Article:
The music industry has had to adapt countless times to advances in the way we’re able to interact with its product since downloading and sharing became the norm. But even now you can’t help but get the sense that some don’t want to let go of archaic business models and embrace new possibilities.
Social media democratises everything, music included – they should get to grips with this concept!
A recent blog post by Eliot Van Buskirk over at Wired blog discusses the implications for the music industry as we make the switch to cloud listening. The jist of the argument is that music social networks like last fm, pandora and and iLike are taking huge amounts of revenue from iTunes and record labels but that, although they don’t pay out now, they will eventually fill the revenue hole made by the demise of CD’s (because the neatly segmented networks are an advertisers dream).
Let’s be fair, Apple deserves praise for legitimising and cashing in on the downloads scene, but how long is their stranglehold on digital distribution going to last?
Faced with a choice between increasingly comprehensive libraries of free, legal, streaming music and pay-per-download songs, consumers will start to choose the former – many already do.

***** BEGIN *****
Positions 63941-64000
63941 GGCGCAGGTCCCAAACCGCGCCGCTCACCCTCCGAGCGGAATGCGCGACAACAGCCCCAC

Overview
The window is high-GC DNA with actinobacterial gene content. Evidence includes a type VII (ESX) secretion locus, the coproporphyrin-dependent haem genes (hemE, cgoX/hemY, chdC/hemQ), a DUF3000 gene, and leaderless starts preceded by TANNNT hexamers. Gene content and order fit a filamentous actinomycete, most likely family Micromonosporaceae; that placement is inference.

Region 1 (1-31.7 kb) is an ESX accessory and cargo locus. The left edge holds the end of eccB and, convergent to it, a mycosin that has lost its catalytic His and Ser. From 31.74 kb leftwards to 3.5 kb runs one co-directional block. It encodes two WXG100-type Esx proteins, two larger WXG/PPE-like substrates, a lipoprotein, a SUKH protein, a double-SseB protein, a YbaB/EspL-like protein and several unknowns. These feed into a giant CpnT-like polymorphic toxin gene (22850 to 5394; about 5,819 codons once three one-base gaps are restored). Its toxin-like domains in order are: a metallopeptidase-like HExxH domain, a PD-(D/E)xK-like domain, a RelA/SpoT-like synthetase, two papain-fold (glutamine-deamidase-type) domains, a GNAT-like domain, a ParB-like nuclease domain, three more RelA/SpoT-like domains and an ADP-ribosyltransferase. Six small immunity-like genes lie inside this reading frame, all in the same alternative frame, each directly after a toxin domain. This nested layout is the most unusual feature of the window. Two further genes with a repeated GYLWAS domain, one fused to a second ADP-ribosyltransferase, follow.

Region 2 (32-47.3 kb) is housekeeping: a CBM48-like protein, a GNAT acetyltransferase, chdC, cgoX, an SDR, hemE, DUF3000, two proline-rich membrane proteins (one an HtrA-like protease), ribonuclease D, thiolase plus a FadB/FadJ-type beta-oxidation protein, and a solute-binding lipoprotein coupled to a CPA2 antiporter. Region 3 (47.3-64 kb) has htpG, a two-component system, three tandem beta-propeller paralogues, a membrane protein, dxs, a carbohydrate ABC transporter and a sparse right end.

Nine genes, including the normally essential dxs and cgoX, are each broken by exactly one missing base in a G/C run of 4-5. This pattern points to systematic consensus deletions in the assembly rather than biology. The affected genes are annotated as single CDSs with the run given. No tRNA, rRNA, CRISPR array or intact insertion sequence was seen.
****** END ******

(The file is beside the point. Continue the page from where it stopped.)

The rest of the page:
In my view, the sooner music industry types stop trying to defend old practices and embrace new revenue models the better – The guys at Apple need to get their thinking cap on, as spotify threatens to strip its iTunes service of much of its value by offering full albums that will stream instantly off the web.
No I don’t think cloud listening will ever replace music ownership, but what it means is that people are embracing different ways of interacting with music – some of which are free!
This means labels and distributors need to think of new ways to make money out of music that don’t necessarily rinse the consumer directly.
The funny thing is, people go on about social music threatening the viability of the music industry, but that’s only if you count the music industry as the big labels and distributors. Everyone else seems to benefit:
- There’s the consumers who can listen to free music, connect with others around it, and discover new artists with ease.
- There’s the artists, who can make their music available through new mediums and make use of huge communities of music lovers.
- Then there’s the majority of labels and marketers who happily trade a slice of their traditional revenue stream for the ability to promote their music in new and exciting ways.
Seems like a win-win situation for the majority concerned!